SQL Server Performance

Need help on indexes

Discussion in 'SQL Server 2005 General Developer Questions' started by mrtweaver, Nov 17, 2008.

  1. mrtweaver New Member

    I have a historical database this database is 1M+ records. Off of this historical database I have a view that uses a where clause to only show the last 3 days of production. What I am looking to try to do is find an auto increment field in the historical database that I can pull over using a Query into the view. This way I could use the following type query to get the data from the live table where there has been a change in the pagemech column:
    select t1.machine, t1.start, t1.mech from livedata t1 left join historical t2 on t1.{?} != t2.{?}
    The t1.{?} is the column that is copied from the Historical table into the view
    The t2.{?} is the auto incrementing column located in the historical table. This is the one I dont know where it is located or what to use. Someone in another type forum said about using an index, however is Microsoft SQL I can not seem to find out if this field is auto incrementing and how to access it so I can put it in a query to be placed in a view.
    Can someone please help.
    I am only somewhat familar with MS SQL and the only way I know of doing things is with Management Studio and that is very limited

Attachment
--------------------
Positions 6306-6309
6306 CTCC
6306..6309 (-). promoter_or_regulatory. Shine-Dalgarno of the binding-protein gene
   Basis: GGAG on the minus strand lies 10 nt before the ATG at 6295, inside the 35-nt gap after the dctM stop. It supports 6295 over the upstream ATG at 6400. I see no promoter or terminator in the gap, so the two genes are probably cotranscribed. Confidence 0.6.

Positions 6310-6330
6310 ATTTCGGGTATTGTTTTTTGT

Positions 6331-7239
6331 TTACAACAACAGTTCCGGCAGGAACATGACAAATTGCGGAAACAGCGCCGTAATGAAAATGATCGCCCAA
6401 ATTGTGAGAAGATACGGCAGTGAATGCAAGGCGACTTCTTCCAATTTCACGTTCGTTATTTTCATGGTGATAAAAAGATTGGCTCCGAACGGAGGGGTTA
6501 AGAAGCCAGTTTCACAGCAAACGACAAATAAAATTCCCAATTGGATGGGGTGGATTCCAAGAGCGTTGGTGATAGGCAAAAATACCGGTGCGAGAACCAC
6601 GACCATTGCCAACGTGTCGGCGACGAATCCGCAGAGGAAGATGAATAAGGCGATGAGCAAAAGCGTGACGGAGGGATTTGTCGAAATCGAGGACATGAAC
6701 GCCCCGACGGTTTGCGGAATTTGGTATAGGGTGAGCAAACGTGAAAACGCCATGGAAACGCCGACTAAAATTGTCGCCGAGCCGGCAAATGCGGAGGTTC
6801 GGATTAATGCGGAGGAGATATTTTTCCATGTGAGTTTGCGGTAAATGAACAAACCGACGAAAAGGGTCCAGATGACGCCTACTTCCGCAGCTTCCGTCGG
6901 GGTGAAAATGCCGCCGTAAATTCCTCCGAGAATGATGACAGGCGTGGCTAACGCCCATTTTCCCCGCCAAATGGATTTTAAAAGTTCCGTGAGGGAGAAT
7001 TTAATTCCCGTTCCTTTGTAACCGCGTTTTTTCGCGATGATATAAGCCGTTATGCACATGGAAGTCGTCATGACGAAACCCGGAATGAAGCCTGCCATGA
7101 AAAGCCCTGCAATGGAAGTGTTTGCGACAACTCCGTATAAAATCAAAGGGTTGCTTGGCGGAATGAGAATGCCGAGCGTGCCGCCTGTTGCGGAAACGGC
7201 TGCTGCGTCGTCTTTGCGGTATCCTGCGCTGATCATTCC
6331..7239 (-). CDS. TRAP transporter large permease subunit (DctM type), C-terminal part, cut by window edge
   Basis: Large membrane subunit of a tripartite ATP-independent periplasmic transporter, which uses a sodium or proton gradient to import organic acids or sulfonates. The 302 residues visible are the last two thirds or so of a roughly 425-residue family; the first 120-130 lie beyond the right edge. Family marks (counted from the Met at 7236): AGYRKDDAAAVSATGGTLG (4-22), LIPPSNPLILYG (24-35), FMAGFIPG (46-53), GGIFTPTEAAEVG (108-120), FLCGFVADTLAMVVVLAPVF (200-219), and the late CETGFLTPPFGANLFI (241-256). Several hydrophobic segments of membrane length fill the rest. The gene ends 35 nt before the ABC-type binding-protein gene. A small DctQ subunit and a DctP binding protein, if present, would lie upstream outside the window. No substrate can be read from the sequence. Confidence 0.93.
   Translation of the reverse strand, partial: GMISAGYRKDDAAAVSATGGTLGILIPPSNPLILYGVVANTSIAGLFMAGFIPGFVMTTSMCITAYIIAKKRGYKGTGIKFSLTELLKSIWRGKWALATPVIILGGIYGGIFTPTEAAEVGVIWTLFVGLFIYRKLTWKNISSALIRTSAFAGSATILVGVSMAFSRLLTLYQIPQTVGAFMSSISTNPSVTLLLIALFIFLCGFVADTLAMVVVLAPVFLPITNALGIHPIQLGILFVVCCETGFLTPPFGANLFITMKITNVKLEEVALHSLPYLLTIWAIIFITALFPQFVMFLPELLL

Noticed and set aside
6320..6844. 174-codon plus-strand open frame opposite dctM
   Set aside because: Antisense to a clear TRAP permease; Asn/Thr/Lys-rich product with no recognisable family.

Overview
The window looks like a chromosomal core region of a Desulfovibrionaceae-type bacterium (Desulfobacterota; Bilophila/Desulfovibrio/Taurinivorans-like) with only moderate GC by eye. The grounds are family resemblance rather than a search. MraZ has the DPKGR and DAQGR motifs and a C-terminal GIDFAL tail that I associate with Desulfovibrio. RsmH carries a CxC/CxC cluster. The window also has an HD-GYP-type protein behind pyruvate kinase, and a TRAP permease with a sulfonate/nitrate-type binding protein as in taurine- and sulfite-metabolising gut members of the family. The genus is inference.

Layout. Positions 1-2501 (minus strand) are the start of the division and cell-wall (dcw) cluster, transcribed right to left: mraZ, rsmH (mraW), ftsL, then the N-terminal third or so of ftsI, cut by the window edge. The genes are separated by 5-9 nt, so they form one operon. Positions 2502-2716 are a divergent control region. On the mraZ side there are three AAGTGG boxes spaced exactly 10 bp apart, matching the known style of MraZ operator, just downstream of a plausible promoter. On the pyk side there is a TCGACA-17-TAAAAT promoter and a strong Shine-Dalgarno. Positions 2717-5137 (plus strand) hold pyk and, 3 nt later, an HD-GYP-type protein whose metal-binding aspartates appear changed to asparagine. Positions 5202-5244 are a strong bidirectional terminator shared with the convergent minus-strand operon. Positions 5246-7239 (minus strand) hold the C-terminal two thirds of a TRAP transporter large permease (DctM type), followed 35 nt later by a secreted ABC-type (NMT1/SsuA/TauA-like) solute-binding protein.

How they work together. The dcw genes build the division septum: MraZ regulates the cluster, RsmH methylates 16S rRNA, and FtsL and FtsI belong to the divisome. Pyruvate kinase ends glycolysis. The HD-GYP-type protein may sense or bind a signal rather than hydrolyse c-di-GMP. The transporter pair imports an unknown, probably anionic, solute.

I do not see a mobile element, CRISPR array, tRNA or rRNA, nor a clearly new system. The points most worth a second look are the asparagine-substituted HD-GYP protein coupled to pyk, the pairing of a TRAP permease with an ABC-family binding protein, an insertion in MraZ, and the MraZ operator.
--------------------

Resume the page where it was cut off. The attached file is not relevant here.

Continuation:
2. SteveWolford New Member

    To find the column in table T2 that is auto incrementing, you have several options. You could expand the table in the Management Studio Object Explorer, then expand the column list, then right-click on each column, select Properties and check the "Identity" property. The column that is auto incrementing will have "True" for its Identity property. If there are a lot of columns, this will be time consuming.
    Another approach would be to right click on the table, select "Script table as" -> "CREATE to" -> "New Query Editor Window". The script may look a little unfamiliar to you. But, all that you have to do is search for the word "IDENTITY" in this script. It will be directly to the right of the auto incrementing column. After you have found this column name, make a note of it and close this window (do not run the script!).
    Performance is a separate issue. Your join should perform well if there is an index on T2 that has the auto-incrementing column as its first column. To see the indexes on the table, look in the Object Explorer again, expand the table, and expand the Indexes tab. This shows the indexes that exist on T2. To see what columns an index is composed of, right click on the index and select Properties.
    Hope this helps!

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